Congress Tries to Protect Employers From Lawsuits Tied to Coronavirus

May 13, 2020 by Tom Ramstack

WASHINGTON – Industry and legal experts told the U.S. Senate Tuesday that the coronavirus pandemic is creating liabilities that are not adequately addressed by existing laws and regulations.

As a result, business owners are running up against hundreds of lawsuits that are slowing the nation’s economic recovery.

Sen. Dick Durbin, an Illinois Democrat, called the nearly 1,000 court claims filed so far this year “a tidal wave of lawsuits” during the hearing of the Senate Judiciary Committee.

The Senate is considering proposals for national standards to protect businesses from lawsuits by employees and customers during the pandemic.

Many business owners want to reopen but risk getting sued if their employees or customers are exposed to increased risk of infection and illness. Others say some of the lawsuits are attempts to get settlement money despite no proof of damages.

Meanwhile, unemployment has risen to the highest levels since the Great Depression of the 1930s and the nation’s economy is nosediving from widespread economic loss.

“We shouldn’t be punished for fulfilling our duty to stay open,” said Kevin Smartt, chief executive officer of Texas-based Kwik Chek Convenience Stores.

He agreed the health of employees and customers is important but added, “None of us could protect against every risk of infection.”

One proposal in Congress would exempt businesses from nearly all liability related to coronavirus.

A second more popular proposal would protect them from getting sued only if they meet standards of new workplace health and safety guidelines.

Democrats and Republicans on the Senate Judiciary Committee agreed some kind of legal protection is needed to fully reopen the U.S. economy.

They recommended that the Centers for Disease Control and Prevention and the Occupational Safety and Health Administration jointly establish national coronavirus guidelines.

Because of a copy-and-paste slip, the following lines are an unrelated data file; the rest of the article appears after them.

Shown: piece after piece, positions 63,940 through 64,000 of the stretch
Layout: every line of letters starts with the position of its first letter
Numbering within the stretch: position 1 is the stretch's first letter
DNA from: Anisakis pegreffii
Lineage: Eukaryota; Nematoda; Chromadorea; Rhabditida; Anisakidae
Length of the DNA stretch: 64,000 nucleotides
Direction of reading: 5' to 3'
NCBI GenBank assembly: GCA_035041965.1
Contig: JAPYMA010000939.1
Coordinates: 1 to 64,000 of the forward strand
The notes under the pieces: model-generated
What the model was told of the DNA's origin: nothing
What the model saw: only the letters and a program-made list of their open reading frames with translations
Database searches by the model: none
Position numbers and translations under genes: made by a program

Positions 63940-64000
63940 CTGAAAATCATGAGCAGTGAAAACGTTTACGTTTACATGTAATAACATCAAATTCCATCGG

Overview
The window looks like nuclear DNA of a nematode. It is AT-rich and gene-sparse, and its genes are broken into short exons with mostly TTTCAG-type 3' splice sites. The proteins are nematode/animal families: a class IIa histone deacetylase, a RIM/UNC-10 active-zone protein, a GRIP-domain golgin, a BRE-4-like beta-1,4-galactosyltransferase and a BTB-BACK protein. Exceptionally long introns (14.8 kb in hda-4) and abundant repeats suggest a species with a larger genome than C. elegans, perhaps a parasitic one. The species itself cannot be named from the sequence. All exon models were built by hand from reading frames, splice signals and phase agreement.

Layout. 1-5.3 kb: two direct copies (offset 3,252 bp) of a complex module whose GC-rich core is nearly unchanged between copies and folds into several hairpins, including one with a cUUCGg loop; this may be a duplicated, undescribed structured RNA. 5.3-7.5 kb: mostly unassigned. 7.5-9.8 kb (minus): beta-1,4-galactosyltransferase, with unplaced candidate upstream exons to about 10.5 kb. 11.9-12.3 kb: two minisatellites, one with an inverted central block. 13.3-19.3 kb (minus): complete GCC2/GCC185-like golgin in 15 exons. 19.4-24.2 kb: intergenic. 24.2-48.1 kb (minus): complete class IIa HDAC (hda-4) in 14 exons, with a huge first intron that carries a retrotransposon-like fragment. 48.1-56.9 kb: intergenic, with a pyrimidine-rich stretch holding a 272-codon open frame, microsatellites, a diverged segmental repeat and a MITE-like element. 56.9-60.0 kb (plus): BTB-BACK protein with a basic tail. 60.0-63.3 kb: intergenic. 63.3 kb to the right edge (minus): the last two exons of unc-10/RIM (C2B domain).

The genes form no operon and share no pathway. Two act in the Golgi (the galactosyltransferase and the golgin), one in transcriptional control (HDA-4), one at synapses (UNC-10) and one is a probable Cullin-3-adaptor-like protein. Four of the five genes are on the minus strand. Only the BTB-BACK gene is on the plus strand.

Sen. Dianne Feinstein, a California Democrat, said the guidelines need to be “specific COVID-related standards.”

Sen. Lindsey Graham, the South Carolina Republican who chairs the Judiciary Committee, said the alternative to liability protection is likely to be further business failures.

“What I want to do is make sure we don’t have to go into bankruptcy any more than we have to,” Graham said.

However, a labor leader cautioned that extending the protection too far could create an incentive for employers to inadequately protect workers.

“We believe that would exacerbate some of the outlaw employers we have in this country,” said Marc Perrone, International President of the United Food and Commercial Workers International Union.

He added, “We must not provide a blanket of immunity that guarantees some of these workers would be taken advantage of.”

David Vladeck, a professor at Georgetown University Law Center in Washington, D.C., said Congress needed to avoid enacting an immunity from liability for employers that conflicts with state laws on the same issue.

“Legislation that simply displaces state liability laws is not only unprecedented it is probably unconstitutional,” Vladeck said.

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